The Chemistry of Strategy tm Newsletter May 15, 2015

To change the status quo, anticipate and plan for the consequences

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Changing the status quo leads to both good and bad consequences for your stakeholders -- customers, employees, and owners. However, failing to identify the negative consequences or to develop a strategy for mitigating the pain can doom implementation.

People who perceive the likelihood of loss will fight to maintain the status quo, either proactively or unconsciously. In companies, direct resistance is less likely. Instead, people commonly respond by keeping the implementation of action steps at the bottom of their to-do list. Who can argue with someone who's "too busy" handling the crisis of the day and "doesn't have time" to worry about creating a future that they expect will hurt them? When it looks like change will actually occur, don't be surprised to encounter some aggressive resistance.

Niccolò Machiavelli explained this challenge in his 1513 classic book on human nature and how various rulers changed the status quo. “And it ought to be remembered that there is nothing more difficult to take in hand, more perilous to conduct, or more uncertain in its success, than to take the lead in the introduction of a new order of things, because the innovator has for enemies all those who have done well under the old conditions, and lukewarm defenders in those who may do well under the new. This coolness arises partly from fear of the opponents, who have the laws on their side, and partly from the incredulity of men, who do not readily believe in new things until they have had a long experience of them. Thus it happens that whenever those who are hostile have the opportunity to attack they do it like partisans, whilst the others defend lukewarmly.”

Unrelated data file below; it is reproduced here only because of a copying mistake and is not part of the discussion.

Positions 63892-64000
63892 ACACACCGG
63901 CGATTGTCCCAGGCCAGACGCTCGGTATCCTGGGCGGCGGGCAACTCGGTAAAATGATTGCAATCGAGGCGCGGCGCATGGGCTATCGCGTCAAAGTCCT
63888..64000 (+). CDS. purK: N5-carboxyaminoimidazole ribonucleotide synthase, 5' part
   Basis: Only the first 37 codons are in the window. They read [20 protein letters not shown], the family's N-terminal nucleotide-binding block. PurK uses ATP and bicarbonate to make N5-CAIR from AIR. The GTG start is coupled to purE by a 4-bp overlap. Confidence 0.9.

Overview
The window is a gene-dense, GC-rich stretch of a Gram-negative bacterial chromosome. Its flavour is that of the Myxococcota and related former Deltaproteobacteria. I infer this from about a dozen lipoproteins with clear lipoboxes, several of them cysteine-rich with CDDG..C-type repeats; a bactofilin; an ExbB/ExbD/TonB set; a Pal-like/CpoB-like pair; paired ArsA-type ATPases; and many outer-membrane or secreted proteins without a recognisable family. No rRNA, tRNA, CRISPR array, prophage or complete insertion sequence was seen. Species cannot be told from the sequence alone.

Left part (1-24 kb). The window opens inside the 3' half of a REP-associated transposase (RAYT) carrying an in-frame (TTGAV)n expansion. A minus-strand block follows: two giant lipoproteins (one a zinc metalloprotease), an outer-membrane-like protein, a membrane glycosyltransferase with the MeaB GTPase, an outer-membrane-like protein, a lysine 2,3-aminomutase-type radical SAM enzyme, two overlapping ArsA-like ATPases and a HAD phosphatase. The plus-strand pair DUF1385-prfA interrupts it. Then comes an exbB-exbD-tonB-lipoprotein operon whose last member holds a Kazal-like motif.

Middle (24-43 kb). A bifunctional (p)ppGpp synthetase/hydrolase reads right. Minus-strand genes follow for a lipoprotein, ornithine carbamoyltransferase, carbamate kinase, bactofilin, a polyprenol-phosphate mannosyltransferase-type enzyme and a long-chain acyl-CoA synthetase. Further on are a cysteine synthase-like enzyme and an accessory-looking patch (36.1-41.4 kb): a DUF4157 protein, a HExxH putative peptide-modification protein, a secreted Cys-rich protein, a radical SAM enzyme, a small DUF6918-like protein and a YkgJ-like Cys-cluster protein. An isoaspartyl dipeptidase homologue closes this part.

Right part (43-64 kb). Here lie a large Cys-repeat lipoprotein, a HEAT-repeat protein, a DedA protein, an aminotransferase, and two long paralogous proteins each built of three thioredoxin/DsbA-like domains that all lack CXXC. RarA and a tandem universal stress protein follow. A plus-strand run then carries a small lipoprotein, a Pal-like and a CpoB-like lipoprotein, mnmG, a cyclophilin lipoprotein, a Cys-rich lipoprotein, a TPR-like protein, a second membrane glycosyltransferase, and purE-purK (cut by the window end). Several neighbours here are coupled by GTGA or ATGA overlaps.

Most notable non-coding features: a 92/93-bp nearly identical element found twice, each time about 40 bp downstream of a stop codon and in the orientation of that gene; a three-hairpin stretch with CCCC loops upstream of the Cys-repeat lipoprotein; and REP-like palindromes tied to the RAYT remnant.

Strategic goals are strategic because they literally change the status quo. For each strategic goal, you must identify its possible positive and negative consequences. To sustain stakeholder support of your strategic goals, your implementation plan should identify and address the negative consequences while continuously communicating the positive ones. For each strategic goal, your plan should identify:

  • What is a potential consequence?
  • What stakeholder(s) will it affect?
  • How will it affect that stakeholder(s)?
  • When will the consequence be felt - within one year, five years, beyond five years?
  • What is the plan for neutralizing the negative impact or leveraging the positive?

Managing change is key to an organization's long-term success. Technology, markets, and culture change over time, requiring company change. To quote Machiavelli again: "The cautious man, when it is time to turn adventurous, does not know how to do it, hence he is ruined; but had he changed his conduct with the times fortune would not have changed."

Create a strategic plan with your team

"Where the willingness is great the difficulties cannot be great."
 --- Niccolò Machiavelli

A well-facilitated strategic planning process is a proven way to make sure that your senior executives are willing owners of the strategic plan. They share, understand and can communicate not only what aspects of the status quo need to be changed but why and how.  A good strategic planning process helps you create a plan that not only capitalizes on long-term opportunities and optimizes the value of your company's current reality; it creates a plan that can sustain the support of your stakeholders.

How long have you been saying that you will develop your strategic plan, but you haven't yet done so? Why? Perhaps it remains on your to-do list because it feels like a huge, laborious process and you haven't the time to spare to do it. Peak-performing companies have a clearly defined strategic plan…and it doesn't have to take long to create an effective one.

John W. Myrna

is co-founder of
Myrna Associates Inc


Create and Communicate Your Strategic Plan

John Recommends

The Business of Discovering the Future

by Joel Arthur Barker

The three keys to fully participating in the 21st century are anticipation, innovation, and excellence.

Excellence has become the necessary price of entry. Innovation coupled with excellence is a powerful combination.

Anticipation provides you with the information that allows you to be in the right place at the right time with your excellent innovative product or service.

"Out of box" thinking starts with identifying the boxes - i.e. paradigms - you're in and how they can/will change in the future.

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John loves to share his insights. Email him if you'd like to have him speak at your next meeting.

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The Chemistry of Strategy

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